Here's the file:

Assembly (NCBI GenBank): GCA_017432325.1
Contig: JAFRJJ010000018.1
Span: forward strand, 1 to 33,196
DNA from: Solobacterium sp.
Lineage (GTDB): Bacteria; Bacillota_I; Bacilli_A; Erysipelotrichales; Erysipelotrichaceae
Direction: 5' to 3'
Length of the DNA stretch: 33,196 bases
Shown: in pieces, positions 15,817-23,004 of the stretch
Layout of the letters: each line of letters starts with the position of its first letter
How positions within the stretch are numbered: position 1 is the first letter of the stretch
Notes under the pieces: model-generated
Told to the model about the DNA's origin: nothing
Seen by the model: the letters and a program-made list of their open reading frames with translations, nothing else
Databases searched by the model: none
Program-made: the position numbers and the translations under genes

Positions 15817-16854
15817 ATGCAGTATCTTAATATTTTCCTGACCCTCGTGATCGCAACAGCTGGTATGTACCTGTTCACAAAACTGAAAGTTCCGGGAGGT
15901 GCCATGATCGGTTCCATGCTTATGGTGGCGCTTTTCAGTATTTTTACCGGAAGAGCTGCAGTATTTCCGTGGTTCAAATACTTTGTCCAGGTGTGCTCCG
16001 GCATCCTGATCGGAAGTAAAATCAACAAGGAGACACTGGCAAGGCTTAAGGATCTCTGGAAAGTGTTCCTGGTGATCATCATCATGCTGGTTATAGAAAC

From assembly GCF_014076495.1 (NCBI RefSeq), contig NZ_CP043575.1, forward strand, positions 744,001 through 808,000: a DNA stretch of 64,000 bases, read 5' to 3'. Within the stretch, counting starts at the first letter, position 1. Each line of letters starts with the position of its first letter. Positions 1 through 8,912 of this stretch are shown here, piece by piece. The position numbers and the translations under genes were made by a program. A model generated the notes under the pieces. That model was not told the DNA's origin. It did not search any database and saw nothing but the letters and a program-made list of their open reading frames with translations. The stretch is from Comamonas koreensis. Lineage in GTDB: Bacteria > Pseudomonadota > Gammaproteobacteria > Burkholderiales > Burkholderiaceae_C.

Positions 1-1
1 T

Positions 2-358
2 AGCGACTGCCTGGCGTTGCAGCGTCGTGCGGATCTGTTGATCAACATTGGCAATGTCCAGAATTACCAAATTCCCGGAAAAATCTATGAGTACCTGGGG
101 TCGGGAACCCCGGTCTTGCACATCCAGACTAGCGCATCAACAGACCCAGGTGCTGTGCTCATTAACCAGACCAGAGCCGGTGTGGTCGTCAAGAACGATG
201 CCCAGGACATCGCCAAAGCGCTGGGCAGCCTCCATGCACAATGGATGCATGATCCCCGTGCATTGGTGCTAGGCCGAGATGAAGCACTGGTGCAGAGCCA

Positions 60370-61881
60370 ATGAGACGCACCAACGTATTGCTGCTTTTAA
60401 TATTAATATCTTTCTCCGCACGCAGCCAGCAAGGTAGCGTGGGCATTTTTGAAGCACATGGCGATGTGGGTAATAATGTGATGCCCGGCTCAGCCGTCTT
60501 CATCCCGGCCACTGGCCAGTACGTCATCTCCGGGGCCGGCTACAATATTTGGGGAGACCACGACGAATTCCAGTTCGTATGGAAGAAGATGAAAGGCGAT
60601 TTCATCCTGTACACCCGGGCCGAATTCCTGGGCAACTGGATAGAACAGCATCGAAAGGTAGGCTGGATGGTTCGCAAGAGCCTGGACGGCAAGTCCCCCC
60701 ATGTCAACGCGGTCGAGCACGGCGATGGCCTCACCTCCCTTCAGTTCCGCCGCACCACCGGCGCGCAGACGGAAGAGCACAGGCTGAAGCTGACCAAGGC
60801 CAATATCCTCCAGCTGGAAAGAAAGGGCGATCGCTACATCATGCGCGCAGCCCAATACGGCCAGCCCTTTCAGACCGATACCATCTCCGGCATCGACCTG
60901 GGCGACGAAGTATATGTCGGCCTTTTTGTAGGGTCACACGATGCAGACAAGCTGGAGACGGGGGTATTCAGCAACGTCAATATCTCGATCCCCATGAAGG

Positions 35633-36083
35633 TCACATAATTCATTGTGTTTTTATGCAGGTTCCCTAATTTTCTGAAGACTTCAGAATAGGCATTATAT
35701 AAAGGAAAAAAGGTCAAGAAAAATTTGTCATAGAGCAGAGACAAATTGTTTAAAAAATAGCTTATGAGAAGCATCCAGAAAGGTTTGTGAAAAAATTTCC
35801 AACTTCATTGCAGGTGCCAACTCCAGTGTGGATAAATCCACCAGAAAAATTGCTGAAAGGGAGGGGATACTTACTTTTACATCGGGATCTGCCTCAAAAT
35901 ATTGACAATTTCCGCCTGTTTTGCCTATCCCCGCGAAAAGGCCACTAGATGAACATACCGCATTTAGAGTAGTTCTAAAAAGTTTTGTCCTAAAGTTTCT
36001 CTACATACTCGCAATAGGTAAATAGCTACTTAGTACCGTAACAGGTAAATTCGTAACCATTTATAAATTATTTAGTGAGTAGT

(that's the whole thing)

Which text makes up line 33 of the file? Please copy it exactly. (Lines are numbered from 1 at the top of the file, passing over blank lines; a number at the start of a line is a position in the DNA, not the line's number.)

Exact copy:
60801 CAATATCCTCCAGCTGGAAAGAAAGGGCGATCGCTACATCATGCGCGCAGCCCAATACGGCCAGCCCTTTCAGACCGATACCATCTCCGGCATCGACCTG